I bent down to pick it up, and ... the plastic was broken. All the tiny, wiry innards of the device were hanging out of it. It wasn't completely crushed, but ... I was.

I'm hoping I can get it repaired before Christmas. I don't want to spend the holidays cupping my ear and asking people to repeat and/or write down things. I'm hoping it can be repaired, period. I'm really sad about this.

So, crunch time at the bookstore was great, but the ensuing crunch (which I didn't hear) wasn't so great. I'll let y'all know the conclusion of this gripping saga tomorrow.

Sunday Browsers

People don't seem to want to buy books on Sundays. Our bookstore sits between a coffee shop and a restaurant, and down the street from several churches--First Presbyterian is a block one way, the First Baptist and First Methodist churches a couple of blocks the other way. Those who enter the bookstore are chronologically somewhere between church and lunch, and this is an in-between place for them while they're waiting for their tables to be ready. They come in to browse, but yesterday's shopping madness is ... yesterday's.

It's a beautiful day out ... sunny, a few clouds, and a temp of 63F. I've propped the bookshop door open and am playing some relatively tasteful holiday music on the CD player. I've been reading bits and pieces of different books, straightening out the shelves, checking to see if anything new came in on Friday that I haven't noticed yet.

I'm reluctant to write things like, "Oh, I love this job! It's perfect for me! I'm meant to work in an indie bookstore! I've always known it!" I wouldn't be lying, but ... I tend to have the same thoughts about every new job. I had it about teaching. I have it about freelancing. I had it about tech writing. I had it about social services. I get it every time I start a new writing project, fiction or nonfiction. But still ... I really do love working here. Even though it's only a part-time and non-permanent thing. Perhaps that's part of what I love about it.

Few are buying books today, but I've learned, from working various days during the week, that this is more of a Sunday thing than a Waterfall-is-a-terrible-salesperson thing. At least I hope that's what it is.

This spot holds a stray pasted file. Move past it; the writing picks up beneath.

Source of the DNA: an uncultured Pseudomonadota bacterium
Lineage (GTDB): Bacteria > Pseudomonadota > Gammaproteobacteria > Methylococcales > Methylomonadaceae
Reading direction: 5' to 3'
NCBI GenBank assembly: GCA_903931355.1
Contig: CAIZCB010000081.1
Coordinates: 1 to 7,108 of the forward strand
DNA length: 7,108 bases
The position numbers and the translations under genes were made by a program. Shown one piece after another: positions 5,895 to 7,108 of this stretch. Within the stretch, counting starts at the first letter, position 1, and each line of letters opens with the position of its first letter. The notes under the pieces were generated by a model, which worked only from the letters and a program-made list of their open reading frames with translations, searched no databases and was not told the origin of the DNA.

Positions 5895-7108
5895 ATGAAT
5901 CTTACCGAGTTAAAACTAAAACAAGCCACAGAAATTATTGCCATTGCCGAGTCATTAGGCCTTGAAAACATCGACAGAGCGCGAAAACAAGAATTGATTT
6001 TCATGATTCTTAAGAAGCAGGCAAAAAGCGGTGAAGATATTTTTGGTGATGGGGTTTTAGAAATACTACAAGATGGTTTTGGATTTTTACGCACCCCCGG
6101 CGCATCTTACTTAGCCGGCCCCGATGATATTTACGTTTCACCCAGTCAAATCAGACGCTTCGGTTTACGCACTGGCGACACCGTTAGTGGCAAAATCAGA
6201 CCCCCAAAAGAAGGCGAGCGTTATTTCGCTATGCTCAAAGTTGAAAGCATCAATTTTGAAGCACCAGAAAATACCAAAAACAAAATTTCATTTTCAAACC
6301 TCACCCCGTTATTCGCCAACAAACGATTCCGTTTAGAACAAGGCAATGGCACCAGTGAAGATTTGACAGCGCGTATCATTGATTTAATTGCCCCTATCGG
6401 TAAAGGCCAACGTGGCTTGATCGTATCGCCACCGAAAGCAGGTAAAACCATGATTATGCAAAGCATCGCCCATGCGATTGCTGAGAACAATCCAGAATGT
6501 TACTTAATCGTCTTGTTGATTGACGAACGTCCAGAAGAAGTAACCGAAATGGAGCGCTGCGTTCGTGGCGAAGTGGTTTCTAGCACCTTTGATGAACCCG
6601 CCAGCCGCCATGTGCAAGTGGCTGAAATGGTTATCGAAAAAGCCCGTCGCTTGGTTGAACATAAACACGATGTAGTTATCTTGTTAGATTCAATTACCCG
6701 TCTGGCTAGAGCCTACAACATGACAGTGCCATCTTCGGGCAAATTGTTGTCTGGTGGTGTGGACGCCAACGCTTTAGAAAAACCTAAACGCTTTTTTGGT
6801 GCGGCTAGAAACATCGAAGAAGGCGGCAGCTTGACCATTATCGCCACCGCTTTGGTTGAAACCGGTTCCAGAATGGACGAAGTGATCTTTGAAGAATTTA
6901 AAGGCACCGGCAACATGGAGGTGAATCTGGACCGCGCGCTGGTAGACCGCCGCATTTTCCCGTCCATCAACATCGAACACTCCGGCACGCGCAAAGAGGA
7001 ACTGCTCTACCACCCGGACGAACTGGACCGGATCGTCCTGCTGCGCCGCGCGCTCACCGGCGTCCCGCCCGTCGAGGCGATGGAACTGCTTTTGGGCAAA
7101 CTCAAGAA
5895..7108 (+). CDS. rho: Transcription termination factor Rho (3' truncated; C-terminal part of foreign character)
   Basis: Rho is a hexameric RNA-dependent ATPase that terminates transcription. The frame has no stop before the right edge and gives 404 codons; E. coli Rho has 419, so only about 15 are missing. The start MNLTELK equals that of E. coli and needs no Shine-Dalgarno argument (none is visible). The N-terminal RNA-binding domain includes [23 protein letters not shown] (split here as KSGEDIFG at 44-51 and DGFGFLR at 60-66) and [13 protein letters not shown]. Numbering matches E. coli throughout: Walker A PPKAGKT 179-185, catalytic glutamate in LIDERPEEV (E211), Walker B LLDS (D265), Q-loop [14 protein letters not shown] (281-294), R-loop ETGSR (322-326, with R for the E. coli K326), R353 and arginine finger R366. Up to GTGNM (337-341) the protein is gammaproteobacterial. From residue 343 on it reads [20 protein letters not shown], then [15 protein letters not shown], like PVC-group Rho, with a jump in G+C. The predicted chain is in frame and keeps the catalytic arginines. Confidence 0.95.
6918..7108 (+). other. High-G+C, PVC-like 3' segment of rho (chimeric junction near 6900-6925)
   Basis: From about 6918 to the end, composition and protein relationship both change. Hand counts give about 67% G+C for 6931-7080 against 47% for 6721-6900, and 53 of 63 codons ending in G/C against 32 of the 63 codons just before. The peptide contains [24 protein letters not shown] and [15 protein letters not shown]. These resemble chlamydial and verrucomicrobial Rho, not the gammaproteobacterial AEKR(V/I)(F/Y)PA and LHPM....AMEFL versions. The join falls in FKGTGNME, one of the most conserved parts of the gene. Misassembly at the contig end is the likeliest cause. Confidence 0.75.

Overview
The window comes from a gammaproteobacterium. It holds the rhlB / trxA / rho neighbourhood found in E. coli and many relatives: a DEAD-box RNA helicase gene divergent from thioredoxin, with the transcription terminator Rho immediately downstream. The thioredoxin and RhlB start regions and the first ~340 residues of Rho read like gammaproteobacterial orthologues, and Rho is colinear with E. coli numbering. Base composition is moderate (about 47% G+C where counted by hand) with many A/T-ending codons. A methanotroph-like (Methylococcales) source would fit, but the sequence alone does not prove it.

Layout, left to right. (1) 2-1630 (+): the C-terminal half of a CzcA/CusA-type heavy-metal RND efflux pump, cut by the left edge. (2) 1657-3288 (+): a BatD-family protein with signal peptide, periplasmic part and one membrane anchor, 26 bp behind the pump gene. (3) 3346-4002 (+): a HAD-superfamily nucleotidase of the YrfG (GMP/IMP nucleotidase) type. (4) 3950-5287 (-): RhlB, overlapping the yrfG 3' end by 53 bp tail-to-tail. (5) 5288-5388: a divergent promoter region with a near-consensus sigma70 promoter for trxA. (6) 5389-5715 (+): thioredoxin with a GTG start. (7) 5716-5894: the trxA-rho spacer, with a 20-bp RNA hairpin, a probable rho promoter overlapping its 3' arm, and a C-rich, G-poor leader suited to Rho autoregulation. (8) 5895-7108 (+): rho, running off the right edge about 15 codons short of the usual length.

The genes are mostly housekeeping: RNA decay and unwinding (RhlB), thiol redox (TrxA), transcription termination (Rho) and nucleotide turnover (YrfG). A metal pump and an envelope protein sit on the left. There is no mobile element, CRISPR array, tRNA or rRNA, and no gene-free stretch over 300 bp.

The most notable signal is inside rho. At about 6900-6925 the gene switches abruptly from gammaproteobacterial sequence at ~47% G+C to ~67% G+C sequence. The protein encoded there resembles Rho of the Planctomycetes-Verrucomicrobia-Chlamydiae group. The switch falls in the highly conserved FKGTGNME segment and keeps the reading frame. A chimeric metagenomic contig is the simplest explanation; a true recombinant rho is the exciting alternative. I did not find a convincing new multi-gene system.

The store has become crowded. Perhaps someone will buy something. Perhaps not. Either way, I need to quit blogging and put my bookselling hat back on!

A Blog, and Two Books

I learned at my friend POG's holiday party last night that my hiking friend Susan "Jackrabbit" Letcher has a blog. It's called West of the Fields and is about her field research in Costa Rica (she's a doctoral student researching tropical ecology).

I also learned that she and her sister Lucy ("Isis") recently published two books about their Appalachian Trail "yo-yo" hike. Adventures of the Barefoot Sisters, Book 1: Southbound is about their Maine to Georgia hike in 2000-2001, and Adventures of the Barefoot Sisters, Book 2: Walking Home is about their hike back to Maine in 2001.

It's time for a bit more Christmas shopping!

Friday, December 15, 2006

Blogging from School

Notes from a Day of Substitute "Teaching"

8:15 a.m. One of last year's seniors spoke at chapel. It was great to see him again!

8:45 a.m. Normally, I'm eating breakfast and writing Morning Pages at this time. Not today!

9:00 a.m. First class o' day is my freshmen from last year. They haven't changed a bit--the same kids are still forgetting their books.

9:27 a.m. This is really scary. The English teacher I'm subbing for has my old computer, and all of my passwords are still in the computer. Ack! I thought I had deleted all those cookies! I think I really have this time.

10:40 a.m. Planning Period. Ahh. I'm ready for a break!! It's been good to see everyone again. A couple of my science students from last year came up and gave me a big hug after chapel. I got to talk to the principal for a while, so that was good. One of my lit students from last year got the highest score possible on the writing section of the SAT, and another of my comp students got into The Citadel! I'm so happy for them!

11:22 a.m. I so do not miss this job. I mean, really. It's nice to be back and all, but I'm already missing the bookstore, George, my laptop, and my editing job. Most of all, I miss the blessed solitude that comes with being a writer.

1:00 p.m. Had a nice lunch period. Spent most of the time talking to one of the teachers who is a marathoner.

2:18 a.m. It's over. My brain hurts from all of the chatter. It's been a good day, but I'm ready to go back to my non-teaching life!

Two days later: And I was doing so well. I've felt panicky, irritable, and depressed all weekend. I think some secret part of my psyche is scared that I've started teaching again and is rebelling mightily.

Working All Week

I've worked every single day this week--on something other than the novel, I mean. I've been putting in time on the novel, but this week I've been very busy with other (read: paying) jobs, between the bookstore, editing, and ... subbing.

Yes, friends, today I'm substituting for the English teacher at the school where I taught English last year. I should be more excited about this than I am; after all, I'm going to see lots of people that I haven't seen since last May, teachers and administrative staff that I love, and students that I love even more. Though I'll miss "my seniors," who are probably in the middle of their first-ever college exams right now.

I think it'll be a good day. I hope it will. My memories of last year are not particularly good (not because of students or co-workers, but because of stuff I was going through at the time), and I pray that today will be a good experience all around.